LOS ANGELES (AP) — An arson suspect was arrested in connection with a Los Angeles wildfire that forced evacuations in canyons where thick vegetation hasn’t burned in more than 60 years, authorities said Monday.
The man detained Sunday near the fire zone was being treated for smoke inhalation, said Los Angeles Fire Department Chief Ralph Terrazas. He did not identify the suspect or offer details about the investigation.
“We feel we have the right person,” Terrazas said at a news conference.
The wildfire near Topanga State Park was 23% contained by Monday evening. Despite burning in trees and heavy brush, its growth was slowed with the aid of cool, moist weather and its size remained at about 2 square miles (5.4 square kilometers), authorities said.
Air tankers battled the blaze after being unable to fly in the morning because of cloud cover.
No buildings were damaged and no injuries reported in the blaze that broke out late Friday in the Santa Monica Mountains. It grew rapidly Saturday — forcing about 1,000 Topanga Canyon area residents to flee their homes.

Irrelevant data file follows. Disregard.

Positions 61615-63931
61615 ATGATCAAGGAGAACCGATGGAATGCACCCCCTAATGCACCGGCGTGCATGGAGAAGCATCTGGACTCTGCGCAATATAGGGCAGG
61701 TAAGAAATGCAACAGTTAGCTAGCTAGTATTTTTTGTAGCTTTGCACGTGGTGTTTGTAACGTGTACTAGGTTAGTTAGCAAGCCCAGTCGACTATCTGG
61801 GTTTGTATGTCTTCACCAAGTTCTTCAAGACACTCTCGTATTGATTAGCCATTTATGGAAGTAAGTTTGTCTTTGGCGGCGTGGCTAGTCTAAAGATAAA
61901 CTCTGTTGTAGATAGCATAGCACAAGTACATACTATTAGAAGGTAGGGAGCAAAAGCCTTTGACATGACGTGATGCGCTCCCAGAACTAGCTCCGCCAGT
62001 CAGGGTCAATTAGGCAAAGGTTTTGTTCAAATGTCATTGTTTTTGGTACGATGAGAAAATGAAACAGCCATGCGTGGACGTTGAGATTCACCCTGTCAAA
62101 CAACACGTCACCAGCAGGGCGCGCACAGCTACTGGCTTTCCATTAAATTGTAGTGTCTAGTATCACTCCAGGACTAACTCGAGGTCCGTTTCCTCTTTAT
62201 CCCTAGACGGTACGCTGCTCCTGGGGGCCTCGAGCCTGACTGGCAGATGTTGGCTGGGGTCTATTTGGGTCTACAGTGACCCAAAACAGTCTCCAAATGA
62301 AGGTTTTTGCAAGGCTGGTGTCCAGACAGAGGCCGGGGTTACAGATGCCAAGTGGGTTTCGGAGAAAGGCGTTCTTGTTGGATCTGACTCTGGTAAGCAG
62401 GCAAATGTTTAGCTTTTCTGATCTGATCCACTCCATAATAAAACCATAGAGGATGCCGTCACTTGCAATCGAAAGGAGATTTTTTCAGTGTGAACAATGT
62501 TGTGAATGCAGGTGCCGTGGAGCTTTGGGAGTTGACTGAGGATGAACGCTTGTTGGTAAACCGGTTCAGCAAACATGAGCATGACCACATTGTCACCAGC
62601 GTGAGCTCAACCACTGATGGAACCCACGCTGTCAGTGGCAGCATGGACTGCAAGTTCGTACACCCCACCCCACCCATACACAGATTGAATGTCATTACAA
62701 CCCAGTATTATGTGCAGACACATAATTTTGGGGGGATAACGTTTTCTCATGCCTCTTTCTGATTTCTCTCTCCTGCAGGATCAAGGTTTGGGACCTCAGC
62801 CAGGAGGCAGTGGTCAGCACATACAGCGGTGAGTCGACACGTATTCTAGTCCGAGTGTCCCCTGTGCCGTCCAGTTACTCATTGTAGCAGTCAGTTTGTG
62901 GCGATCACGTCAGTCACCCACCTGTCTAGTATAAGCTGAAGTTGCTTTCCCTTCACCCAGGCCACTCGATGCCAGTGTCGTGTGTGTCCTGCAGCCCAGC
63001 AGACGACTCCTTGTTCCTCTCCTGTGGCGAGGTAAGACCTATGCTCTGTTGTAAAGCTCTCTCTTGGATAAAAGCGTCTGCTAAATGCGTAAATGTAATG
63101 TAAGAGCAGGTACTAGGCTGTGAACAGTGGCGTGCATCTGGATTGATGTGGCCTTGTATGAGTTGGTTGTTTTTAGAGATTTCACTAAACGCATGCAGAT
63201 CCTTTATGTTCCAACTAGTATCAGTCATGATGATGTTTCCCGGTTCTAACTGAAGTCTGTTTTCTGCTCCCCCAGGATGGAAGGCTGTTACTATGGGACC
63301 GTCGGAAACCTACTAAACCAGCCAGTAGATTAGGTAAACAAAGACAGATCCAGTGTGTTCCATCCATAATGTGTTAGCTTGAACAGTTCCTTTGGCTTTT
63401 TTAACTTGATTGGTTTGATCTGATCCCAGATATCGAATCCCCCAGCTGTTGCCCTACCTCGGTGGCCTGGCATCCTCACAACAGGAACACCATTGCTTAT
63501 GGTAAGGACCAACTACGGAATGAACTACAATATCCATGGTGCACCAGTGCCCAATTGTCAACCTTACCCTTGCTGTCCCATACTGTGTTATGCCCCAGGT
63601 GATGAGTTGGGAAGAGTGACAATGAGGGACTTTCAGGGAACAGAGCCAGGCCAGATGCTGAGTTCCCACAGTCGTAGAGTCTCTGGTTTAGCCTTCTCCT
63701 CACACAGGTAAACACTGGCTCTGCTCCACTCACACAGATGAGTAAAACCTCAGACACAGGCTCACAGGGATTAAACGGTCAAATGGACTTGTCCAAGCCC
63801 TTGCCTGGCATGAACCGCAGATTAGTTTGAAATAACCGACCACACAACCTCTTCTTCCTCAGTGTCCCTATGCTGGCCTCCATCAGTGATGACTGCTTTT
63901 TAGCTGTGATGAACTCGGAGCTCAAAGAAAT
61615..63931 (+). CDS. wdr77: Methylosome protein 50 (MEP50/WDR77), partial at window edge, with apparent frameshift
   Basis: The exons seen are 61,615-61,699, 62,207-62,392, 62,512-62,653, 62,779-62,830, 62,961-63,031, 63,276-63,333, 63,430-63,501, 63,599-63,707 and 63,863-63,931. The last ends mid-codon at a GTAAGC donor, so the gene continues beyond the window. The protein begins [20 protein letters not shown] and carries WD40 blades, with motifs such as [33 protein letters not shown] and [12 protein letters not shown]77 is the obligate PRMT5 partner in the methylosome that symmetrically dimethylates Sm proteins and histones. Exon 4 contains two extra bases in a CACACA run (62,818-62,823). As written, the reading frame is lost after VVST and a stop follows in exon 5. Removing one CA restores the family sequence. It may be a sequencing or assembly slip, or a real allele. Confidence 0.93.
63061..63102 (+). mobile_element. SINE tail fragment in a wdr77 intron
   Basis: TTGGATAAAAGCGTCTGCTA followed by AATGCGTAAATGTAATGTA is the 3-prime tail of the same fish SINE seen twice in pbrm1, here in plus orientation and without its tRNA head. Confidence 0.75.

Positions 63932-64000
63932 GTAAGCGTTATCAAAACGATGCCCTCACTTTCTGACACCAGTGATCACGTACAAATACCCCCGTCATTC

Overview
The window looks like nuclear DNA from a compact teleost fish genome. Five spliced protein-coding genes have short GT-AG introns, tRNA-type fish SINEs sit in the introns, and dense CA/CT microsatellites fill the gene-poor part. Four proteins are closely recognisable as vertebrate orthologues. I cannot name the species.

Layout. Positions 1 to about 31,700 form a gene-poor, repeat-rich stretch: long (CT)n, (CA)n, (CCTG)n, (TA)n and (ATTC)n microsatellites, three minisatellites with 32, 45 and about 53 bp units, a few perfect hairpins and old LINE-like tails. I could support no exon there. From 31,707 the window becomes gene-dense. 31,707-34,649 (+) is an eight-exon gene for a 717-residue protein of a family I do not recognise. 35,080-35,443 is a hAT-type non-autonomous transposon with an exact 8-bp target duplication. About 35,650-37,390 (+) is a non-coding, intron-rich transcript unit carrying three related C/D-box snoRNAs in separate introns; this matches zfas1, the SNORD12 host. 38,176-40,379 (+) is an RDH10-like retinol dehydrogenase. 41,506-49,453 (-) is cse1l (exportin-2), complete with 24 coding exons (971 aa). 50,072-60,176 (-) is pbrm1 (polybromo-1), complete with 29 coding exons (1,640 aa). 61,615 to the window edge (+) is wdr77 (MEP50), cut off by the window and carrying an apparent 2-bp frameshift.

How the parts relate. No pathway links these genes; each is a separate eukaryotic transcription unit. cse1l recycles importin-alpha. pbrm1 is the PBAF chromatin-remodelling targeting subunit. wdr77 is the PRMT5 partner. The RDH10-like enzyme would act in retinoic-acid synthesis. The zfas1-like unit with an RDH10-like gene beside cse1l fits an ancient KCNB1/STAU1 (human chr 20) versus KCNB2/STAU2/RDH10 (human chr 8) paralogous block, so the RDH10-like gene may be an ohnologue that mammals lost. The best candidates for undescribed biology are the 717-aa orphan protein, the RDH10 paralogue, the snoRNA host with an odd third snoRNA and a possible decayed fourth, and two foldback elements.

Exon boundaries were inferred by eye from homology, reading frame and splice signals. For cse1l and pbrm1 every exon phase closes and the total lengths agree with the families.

Evacuation orders were lifted Monday evening.
An explosive wildfire so early in the year, especially in cool conditions with almost no wind, portends a difficult fire season ahead in a state that has seen very little rainfall, officials said.
“We really have to think about brush fires as a year-long challenge,” Terrazas said.
The cause of the fire in steep, inaccessible terrain had been deemed “suspicious” after officials noticed two ignition points about an hour apart, the Fire Department said.
Arson investigators detained and released one person on Saturday and another person was questioned and then arrested on Sunday, the department said.
Topanga Canyon is a remote, wooded community with some ranch homes bordering Malibu, about 20 miles (32 kilometers) west of downtown Los Angeles.
AP journalist Emily Wilder contributed to this report from Phoenix.